While DDS plays with service standards and administration costs and other proposals from which the unforeseen consequences will outnumber the planned reforms by 1,000 to one, there are some foreseeable scenarios for which planning could mitigate harm and reduce costs. Here is my list:
Consolidation is inevitable. The cuts the governor has proposed are more than the system can bear, but even without further cuts, many agencies are now unsustainable and there will be further cuts. What's more, there is no likelihood that the cuts as proposed will be the cuts as experienced. Things intended no longer to be compensated will be paid for and things left protected will be cut. Agencies will reach the point that they are no longer large enough to justify management and those agencies will start to close. The clients served by those agencies will in most cases receive new supports from different agencies.
Barriers to sale or merger of existing agencies can be removed, allowing the clients to avoid interruption of important relationships and lowering the administrative burden on both regional centers and vendors from the reallocation of those clients. The alternative is the existing process which is needlessly traumatic for clients and staff and needlessly costly for agencies and the state.
The savings in the Bureau of State Audit reports are between the headlines: So far, trailer bill language coming from DDS seems focussed on the most lurid offenses the BSA found in its work. I can certainly agree that IRC's budget-padding ought to be cut off and extra funding for relatives of regional center employees ought to be cut off. But booking savings seems foolish. It strikes me unlikely that any new statute will prevent miscreants and thieves employed by regional centers from spending any new money in ways that their colleagues have been caught.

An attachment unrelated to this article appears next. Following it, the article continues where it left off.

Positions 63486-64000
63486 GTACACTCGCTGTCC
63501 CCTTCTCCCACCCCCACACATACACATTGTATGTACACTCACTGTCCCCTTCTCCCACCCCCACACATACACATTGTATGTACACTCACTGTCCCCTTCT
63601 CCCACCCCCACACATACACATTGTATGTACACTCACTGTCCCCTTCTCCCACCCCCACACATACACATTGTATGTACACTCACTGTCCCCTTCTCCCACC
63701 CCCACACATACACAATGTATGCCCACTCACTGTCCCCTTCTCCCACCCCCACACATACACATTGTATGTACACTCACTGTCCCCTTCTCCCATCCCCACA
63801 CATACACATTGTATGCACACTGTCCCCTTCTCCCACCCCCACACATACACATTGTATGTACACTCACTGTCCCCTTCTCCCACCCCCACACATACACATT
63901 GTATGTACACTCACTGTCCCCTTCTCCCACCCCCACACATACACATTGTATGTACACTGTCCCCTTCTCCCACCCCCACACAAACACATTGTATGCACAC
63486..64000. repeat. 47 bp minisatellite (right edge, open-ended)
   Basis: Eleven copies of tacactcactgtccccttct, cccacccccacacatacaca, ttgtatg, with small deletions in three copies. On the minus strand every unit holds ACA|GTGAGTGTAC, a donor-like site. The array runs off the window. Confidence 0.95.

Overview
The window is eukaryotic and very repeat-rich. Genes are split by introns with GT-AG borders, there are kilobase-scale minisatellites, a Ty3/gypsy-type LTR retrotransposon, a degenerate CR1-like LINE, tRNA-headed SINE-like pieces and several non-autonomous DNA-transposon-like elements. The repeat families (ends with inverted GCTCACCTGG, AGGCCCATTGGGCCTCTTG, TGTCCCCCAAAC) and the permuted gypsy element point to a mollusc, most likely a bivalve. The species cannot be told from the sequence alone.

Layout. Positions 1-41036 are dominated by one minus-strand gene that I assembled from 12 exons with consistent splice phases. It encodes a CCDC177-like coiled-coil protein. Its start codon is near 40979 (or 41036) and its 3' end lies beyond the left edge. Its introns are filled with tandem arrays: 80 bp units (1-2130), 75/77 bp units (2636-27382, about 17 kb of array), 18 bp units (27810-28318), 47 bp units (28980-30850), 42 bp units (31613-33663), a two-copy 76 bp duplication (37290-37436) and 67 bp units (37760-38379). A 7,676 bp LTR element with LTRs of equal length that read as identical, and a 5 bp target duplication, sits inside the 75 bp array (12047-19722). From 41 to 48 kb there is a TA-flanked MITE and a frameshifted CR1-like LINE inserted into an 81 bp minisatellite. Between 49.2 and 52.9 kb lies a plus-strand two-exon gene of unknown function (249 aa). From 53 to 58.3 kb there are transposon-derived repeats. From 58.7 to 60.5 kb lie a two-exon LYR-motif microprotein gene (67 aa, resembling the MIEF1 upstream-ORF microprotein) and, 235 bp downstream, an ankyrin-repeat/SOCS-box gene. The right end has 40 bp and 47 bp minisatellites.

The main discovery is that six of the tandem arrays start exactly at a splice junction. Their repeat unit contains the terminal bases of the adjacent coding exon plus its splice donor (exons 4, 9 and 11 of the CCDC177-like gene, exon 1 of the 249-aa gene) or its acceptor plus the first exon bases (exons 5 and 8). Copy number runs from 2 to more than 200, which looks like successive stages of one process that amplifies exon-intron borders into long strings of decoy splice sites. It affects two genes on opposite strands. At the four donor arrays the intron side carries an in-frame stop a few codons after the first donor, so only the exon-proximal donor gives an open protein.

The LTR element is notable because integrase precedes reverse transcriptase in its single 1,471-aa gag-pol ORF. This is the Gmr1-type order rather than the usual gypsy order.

But between the headlines were examples of how regional centers may waste money in small ways every day. To someone working in this system, a family member of someone who is a client in this system, the anecdote of the regional center employees explaining a contracting decision with an undocumented, unexplained preference resonated with countless experiences repeated so regularly I'd stopped noticing until I saw it in print. The new trailer bill language regarding large contracts might have prevented one $950,000 absurdity but perhaps never another. Reviewing vendor selection by regional centers by sampling the tens of thousands of opportunities that arise each year to be unintentionally inefficient holds much more promise.
As someone who has encountered both wild bears and domestic termites, I assure my friends in Sacramento that common, small pests do much more damage than big rare ones.
Look differently at rates: One way this system was meant to be efficient was competition. The problem is that there has never been a good tool for regional centers to use to reliably (or semi-reliably) judge quality and rates are opaque, so whatever providers compete on the basis of, it isn't quality and it isn't cost.
This has a couple implications. First, rates should be public so that agencies can compete on that basis. Second, it means that for the most part, the state is paying whatever rate was given to whatever agency was chosen on whatever basis. In the short term, if further rate cuts are anticipated, given that the rates are close to random, it would be better to cap rates than to continue hurting the low cost providers by the same percentage as the expensive ones. The usual justification why the rate system is so irrational has always been that to rationalize it would cost some agencies and they'll fight the change. That's still true, but seems pretty important in the present circumstances.
But rates ought to public and regional centers and/or DDS ought to publish them. That will make it a little harder for regional centers to neglect that consideration and a little harder for high-cost vendors to hype their own costs. Furthermore, it would help in negotiations as the fear of being cheated could be as completely allayed as it is possible to allay that particular phobia.
Query to readers: What do you think DDS should be considering while they write the trailer bill language? (Leave a comment and then go tell them.)